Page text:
Once the vulnerabilities are eliminated, or even while this process is still ongoing, Cloud Defender can begin tracking security issues affecting the protected cloud deployment. One smart thing that organizations deploying Cloud Defender will want to do is to add the agent protocol to their cloud’s golden image. That way, every new service or server spun up within the cloud will have the Cloud Defender agent in place, ready to report on critical issues right from the start.

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The Cloud Defender program automatically discovers assets within any cloud, and tracks new or expiring ones in real-time.

You can use Cloud Defender exactly like this, as a sort of cloud-based SIEM, and get a lot of useful information from it about cloud security and vulnerability issues. And if there is a large cybersecurity team in place locally with a lot of cloud experience, that is probably enough. However, most organizations could probably do with a little help, and Cloud Defender offers this through its ActiveWatch program.

In truth, the ActiveWatch program for Cloud Defender is probably a good idea even if an organization has a big IT team, as it adds another set of eyes that can concentrate on cloud assets. Part of that service involves having analysts at Alert Logic monitor cloud activity. In our testing, they could see things like anomalies in traffic at Layer 7, which is one of the most attacked these days. Analysts could then dig down into the packet level and find evidence of ongoing attacks and exploit attempts, even those that were crossing over into on-prem assets.

It’s worth noting that in addition to having the ActiveWatch team do this kind of threat hunting-like investigation, that the same tools are also available for local teams. It’s just that most IT teams don’t have the time or resources to watch everything, especially with large cloud deployments.

When a critical threat was identified during our testing, the ActiveWatch team was able to reach out to the local IT team using a console, e-mail, the ticketing system or even by phone. They were able to explain the exact nature of the threat, backed with evidence that encompassed the entire attack structure including how many clients were compromised. The ActiveWatch analysts don’t actually remediate problems, but can walk local staff through the process and make recommendations. Once fixed, Cloud Defender can confirm that the threat has been eliminated, and that proper protections are in place to prevent it from returning.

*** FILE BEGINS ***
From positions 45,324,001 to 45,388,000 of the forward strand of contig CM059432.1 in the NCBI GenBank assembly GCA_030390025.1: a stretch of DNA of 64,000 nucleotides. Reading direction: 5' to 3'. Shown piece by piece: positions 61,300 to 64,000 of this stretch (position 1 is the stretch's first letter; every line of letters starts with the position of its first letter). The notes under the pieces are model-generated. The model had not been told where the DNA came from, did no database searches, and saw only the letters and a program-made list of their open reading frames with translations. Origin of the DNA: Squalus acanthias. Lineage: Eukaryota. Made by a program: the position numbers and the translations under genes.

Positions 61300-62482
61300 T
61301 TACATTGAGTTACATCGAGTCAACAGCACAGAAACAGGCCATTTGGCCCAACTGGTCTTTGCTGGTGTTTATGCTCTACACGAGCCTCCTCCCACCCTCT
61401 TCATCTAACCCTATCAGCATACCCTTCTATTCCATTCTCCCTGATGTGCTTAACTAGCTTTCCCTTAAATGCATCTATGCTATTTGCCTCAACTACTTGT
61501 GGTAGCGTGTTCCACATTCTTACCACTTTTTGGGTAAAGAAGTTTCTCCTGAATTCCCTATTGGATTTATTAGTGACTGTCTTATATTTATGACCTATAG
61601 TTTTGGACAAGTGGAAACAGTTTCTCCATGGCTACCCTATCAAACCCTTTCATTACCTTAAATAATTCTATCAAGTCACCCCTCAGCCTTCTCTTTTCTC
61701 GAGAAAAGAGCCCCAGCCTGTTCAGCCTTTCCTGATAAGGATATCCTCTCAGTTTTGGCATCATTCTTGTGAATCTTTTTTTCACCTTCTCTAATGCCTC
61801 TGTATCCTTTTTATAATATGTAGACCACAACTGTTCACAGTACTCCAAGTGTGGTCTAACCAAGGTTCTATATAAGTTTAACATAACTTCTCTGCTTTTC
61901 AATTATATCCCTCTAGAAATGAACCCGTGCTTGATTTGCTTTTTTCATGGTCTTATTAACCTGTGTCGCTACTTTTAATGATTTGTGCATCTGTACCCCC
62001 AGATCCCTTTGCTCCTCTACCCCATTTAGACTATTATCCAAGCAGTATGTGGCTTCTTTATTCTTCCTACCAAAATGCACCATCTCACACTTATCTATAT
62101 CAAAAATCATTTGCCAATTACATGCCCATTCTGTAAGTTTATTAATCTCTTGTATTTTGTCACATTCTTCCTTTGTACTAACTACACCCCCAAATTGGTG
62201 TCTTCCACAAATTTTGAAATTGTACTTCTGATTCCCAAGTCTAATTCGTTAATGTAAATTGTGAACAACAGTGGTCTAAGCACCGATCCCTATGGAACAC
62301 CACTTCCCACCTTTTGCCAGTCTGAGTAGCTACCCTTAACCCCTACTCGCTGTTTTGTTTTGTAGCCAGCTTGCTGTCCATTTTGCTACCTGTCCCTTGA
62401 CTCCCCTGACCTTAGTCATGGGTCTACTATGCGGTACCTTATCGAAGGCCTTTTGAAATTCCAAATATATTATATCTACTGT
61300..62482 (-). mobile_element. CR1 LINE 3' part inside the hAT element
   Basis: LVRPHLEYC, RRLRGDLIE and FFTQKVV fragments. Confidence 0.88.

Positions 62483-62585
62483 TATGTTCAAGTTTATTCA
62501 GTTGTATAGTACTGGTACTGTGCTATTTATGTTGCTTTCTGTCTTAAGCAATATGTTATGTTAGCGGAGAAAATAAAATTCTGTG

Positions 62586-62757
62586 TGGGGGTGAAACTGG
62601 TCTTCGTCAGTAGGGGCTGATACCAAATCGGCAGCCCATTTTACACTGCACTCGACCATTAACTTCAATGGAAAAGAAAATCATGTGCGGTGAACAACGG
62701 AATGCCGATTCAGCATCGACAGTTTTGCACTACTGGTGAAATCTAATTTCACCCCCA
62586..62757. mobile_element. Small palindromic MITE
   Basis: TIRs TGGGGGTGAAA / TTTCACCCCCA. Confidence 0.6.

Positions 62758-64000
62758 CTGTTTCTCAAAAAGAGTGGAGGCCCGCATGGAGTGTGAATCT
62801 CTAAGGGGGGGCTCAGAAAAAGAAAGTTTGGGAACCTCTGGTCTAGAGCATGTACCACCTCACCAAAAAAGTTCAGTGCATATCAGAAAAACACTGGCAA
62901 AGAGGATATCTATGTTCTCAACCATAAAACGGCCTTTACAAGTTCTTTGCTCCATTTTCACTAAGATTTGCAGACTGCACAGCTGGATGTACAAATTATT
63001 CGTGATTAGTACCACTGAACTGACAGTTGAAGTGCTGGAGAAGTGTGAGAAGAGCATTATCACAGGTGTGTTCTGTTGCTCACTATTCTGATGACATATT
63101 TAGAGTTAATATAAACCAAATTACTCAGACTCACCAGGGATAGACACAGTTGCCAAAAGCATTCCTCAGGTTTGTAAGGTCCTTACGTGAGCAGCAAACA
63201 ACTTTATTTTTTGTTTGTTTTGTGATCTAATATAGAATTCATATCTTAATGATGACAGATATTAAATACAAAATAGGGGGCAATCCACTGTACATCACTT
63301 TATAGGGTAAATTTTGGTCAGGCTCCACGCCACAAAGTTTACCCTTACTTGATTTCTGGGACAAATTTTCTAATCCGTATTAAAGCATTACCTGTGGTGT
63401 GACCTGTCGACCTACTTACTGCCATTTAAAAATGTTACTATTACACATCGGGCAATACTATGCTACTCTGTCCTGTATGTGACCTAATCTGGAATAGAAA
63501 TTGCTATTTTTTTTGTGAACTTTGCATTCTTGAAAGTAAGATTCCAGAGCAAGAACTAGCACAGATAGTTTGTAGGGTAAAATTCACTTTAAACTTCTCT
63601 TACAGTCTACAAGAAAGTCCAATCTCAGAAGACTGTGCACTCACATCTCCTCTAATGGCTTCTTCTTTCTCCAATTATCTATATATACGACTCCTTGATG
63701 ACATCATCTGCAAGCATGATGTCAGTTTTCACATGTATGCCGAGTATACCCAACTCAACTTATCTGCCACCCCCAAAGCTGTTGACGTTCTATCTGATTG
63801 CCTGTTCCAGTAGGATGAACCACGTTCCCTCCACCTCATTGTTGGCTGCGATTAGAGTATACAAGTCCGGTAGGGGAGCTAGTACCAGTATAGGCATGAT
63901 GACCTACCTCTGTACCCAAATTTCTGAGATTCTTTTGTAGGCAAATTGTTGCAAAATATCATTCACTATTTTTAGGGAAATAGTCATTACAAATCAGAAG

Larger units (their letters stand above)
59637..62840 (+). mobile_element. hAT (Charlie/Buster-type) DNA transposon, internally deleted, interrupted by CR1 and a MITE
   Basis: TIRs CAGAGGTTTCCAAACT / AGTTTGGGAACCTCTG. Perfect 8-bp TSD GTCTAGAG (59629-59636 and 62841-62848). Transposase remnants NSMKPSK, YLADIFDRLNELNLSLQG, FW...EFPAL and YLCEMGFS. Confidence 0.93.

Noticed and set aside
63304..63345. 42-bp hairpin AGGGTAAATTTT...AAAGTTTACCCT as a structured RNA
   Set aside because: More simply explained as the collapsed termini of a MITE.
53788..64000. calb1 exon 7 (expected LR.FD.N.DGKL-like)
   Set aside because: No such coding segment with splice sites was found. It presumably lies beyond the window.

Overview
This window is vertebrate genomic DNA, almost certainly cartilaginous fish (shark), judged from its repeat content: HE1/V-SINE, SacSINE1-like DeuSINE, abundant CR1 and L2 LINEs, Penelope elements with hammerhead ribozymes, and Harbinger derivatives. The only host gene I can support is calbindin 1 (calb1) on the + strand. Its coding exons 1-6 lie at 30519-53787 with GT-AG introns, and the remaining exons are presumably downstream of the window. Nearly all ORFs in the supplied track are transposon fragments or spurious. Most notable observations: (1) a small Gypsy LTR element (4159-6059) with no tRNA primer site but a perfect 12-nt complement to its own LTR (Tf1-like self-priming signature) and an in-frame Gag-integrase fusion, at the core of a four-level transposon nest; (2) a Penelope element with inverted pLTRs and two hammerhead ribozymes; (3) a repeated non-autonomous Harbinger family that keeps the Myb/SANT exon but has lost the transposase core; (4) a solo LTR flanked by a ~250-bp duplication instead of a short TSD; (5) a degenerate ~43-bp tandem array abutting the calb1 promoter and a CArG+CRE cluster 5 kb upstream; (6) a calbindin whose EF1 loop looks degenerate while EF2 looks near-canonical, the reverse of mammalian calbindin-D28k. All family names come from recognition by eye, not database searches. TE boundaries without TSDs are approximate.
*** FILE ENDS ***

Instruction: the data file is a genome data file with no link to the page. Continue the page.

5 cloud defender assets John Breeden II/IDG

In addition to nearly automatic setup, Cloud Defender gives users powerful tools for advanced security like threat hunting, or it can be left up to the 200-person team at Alert Logic in a SaaS model.

As an additional service, Cloud Defender can generate highly detailed reports showing everything that has been found by the platform since it was installed.

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The reports that Cloud Defender generates can go into very deep detail about various threats and vulnerabilities.

It can also create a user-friendly report for management that shows in plain English how many events were detected and remediated, the number of vulnerabilities that were fixed and other data to help justify the return on investment in the program.

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Cloud Defender can also provide a lightweight usage summary to show senior executives the problems that their teams are experiencing and remediating using the platform.

The cloud is nebulous by nature, and attackers are exploiting this with new techniques and attacks designed to sneak into critical cloud-based infrastructures. Having a team of experts watching over a cloud deployment, along with a set of tools to empower local staff to defend their own clouds, is a critical component to a good cybersecurity plan. Cloud Defender accomplishes this in an elegant way that can be up and running almost immediately.

Copyright © 2018 IDG Communications, Inc.